"Do you know what I am, butterfly?" the unicorn asked hopefully, and he replied, "Excellent well, you're a fishmonger. You're my everything, you are my sunshine, you are old and gray and full of sleep, you're my pickle-face, consumptive Mary Jane." He paused, fluttering his wings against the wind, and added conversationally, "Your name is a golden bell hung in my heart. I would break my body to pieces to call you once by your name."
"Say my name, then," the unicorn begged him. "If you know my name, tell it to me."
"Rumplestiltskin," the butterfly answered happily. "Gotcha! You don't get no medal." He jigged and twinkled on her horn, singing, "Won't you come home, Bill Bailey, won't you come home, where once he could not go. Buckle down, Winsocki, go and catch a falling star. Clay lies still, but blood's a rover, so I should be called kill-devil all the parish over." His eyes were gleaming scarlet in the glow of the unicorn's horn.
She sighed and plodded on, both amused and disappointed. It serves you right, she told herself. You know better than to expect a butterfly to know your name. All they know are songs and poetry, and anything else they hear. They mean well, but they can't keep things straight. And why should they? They die so soon.
Author: Peter S. Beagle
Synopsis: The unicorn lives in a lilac wood where spring never fades, and she knows no sorrow. Upon hearing a rumor that she is the last unicorn in the world, however, she sets out to find the rest of her kind. Joined in her quest by the magician Schmendrick, whose unreliable magic causes more problems than it solves, and gaunt, bad-tempered Molly Grue, whose one grace is her love for the unicorn, she must brave the castle of King Haggard, where the Red Bull awaits her—the demon which drove all the other unicorns out of the world—and so does a more painful fate: that of experiencing mortal fears and loves.
Notes: The best books need more than one read for proper absorption, and this is one of them, which means that at the moment, I can only give it half the review it ought to have. Written in thickly poetic prose, with dreamlike aphorisms of original make broadcast throughout the text, it demands attention and thought beyond the one scatterbrained plunge through I could manage this week. I'm more than a little sorry that the library wants its copy back today.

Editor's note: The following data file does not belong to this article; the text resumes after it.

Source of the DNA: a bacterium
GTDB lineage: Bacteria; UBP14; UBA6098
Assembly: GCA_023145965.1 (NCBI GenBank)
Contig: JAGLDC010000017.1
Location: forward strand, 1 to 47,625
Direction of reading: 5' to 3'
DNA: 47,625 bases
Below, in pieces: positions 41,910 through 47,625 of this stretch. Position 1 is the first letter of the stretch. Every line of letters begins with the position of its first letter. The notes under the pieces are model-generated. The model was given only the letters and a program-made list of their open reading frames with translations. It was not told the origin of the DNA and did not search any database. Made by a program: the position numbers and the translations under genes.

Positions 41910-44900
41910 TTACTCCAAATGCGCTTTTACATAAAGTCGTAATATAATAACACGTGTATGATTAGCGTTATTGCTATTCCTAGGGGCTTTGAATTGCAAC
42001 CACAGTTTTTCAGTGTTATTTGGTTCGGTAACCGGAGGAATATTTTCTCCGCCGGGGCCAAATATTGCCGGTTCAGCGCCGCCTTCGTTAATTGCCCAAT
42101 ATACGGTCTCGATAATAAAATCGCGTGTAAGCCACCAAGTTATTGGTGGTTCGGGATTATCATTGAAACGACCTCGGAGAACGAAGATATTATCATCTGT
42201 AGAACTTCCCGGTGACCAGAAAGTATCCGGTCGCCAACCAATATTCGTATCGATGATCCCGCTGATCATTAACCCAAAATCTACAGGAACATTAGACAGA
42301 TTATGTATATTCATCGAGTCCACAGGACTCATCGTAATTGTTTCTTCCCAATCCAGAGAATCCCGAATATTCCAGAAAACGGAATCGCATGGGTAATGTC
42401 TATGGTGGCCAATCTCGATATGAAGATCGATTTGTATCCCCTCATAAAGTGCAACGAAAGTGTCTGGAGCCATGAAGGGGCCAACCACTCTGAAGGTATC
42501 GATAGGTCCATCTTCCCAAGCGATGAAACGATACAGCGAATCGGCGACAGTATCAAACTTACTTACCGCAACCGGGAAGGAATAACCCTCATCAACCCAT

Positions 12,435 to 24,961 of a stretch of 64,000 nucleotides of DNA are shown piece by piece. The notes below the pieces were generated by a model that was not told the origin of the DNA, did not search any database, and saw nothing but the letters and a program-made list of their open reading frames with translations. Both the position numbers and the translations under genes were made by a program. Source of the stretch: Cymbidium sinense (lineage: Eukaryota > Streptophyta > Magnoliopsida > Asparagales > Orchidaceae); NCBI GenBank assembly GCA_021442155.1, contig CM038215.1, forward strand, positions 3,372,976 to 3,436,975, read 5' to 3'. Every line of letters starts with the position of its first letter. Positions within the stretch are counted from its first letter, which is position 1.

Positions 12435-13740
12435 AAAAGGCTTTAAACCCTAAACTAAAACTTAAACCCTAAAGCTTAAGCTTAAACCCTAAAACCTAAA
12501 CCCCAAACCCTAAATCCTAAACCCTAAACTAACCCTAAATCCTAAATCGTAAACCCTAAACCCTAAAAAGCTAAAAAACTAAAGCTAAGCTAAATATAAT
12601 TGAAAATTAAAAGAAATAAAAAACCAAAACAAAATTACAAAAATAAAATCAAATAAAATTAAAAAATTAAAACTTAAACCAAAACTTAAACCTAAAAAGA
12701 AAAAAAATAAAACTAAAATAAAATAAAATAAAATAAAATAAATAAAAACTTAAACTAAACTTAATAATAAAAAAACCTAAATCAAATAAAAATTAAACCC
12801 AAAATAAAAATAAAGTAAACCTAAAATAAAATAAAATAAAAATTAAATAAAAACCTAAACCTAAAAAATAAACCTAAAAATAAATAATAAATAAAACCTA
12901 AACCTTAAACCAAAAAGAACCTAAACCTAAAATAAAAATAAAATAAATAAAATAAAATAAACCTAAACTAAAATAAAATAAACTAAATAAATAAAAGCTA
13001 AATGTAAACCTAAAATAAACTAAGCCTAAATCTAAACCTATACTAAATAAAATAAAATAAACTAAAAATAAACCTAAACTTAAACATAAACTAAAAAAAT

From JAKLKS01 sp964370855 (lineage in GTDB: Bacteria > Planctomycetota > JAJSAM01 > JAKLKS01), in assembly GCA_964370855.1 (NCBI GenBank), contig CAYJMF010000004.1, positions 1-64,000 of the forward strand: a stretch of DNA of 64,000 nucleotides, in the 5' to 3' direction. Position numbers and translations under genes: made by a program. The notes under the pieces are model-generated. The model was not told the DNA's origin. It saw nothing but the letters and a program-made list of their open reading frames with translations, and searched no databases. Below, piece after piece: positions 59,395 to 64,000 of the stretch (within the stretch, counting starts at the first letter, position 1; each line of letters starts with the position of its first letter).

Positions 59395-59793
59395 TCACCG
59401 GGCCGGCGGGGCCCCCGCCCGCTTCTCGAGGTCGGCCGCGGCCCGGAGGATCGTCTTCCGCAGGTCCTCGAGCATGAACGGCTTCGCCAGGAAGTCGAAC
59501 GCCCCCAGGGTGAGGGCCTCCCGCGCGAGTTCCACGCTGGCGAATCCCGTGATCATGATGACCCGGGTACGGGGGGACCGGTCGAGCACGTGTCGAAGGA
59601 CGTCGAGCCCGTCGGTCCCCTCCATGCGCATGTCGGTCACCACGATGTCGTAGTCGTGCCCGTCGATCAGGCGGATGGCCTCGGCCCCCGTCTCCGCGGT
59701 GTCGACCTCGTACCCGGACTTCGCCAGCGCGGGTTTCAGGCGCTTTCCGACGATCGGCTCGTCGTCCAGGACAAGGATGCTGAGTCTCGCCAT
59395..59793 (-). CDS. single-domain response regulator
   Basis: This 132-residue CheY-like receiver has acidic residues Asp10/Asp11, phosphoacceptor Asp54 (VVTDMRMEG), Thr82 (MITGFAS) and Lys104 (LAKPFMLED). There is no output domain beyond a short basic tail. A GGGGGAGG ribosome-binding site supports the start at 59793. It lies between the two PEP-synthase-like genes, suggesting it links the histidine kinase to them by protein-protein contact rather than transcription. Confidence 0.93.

There are a thousand ideas running loose in the story: the unicorn's mystique and immortality as related to by the humans, the thorough self-sacrifice demanded by love, the effects of greed and fear versus joy and hope on the human life, the effects of the physical body and mortality on the soul, and especially the need for—in the terms of the tale—the presence of unicorns in the world. There are striking Christian parallels, though I don't know enough about the author to tell whether he meant them, or how. The story itself is a wandering, often dark fairy tale, but it's drawn along by a single bright light that flickers but holds true.
Schmendrick and Molly, the unicorn's primary companions, are fascinating in that neither of them starts off as particularly sympathetic, but both earn their place. Prince Lír, too, is an odd mix of heroic and awkward. King Haggard, for all his badness, is not the sort of villain who can be indiscriminately hated, and the reader even winds up feeling sorry for the skull on the wall and partially losing sympathy for the unicorn in her mortal phase. It's uncomfortable at times, but the characters grow throughout the story, and the final juxtaposition of joy and suffering manages to be both painful and beautiful.
There was a moment toward the end where I was reminded acutely of The Little White Horse, another beautifully thick unicorn fantasy written for children but meant for the childlike. The two stories aren't much alike in terms of characters or plot, but both catch the exquisite bliss and sorrow inspired by the mystical beauty of the unicorn. They share a scene, more or less, albeit to different purposes, but it's hard to say whether Beagle's book owes anything directly to Goudge's twenty-two-years-older story, and not just because the older tale is a human drama touched by a unicorn and the newer is a unicorn's drama touched by humans. Goudge wrote a clearer, jewel-toned story with bright, untainted optimism; Beagle wrote in softer, more diluted colors, with a bit more modern sadness and a little less confidence in the goodness of either humanity or magic. Goudge is more my usual style, but I suspect Beagle appeals more naturally to most present-day readers.
The story meanders a bit, but that allows it to be contemplative in ways that heavily plot-driven tales rarely manage. It's the kind of read that can be picked up and put down and picked up again, thought through and relished, and while I didn't have time for a second cover-to-cover read, I did go back over a few key parts. Even that was enough to suggest it would only get better with time and consideration, and prove that it deserves the label of classic.
I've no idea how I made it to thirty-five without having ever read this book, especially since in childhood I saw the first part of the animated movie and have wondered about the ending ever since. Fortunately, I've never lost my little-girl love for unicorns. The tale of this unicorn is one I hope to have in my own library before long.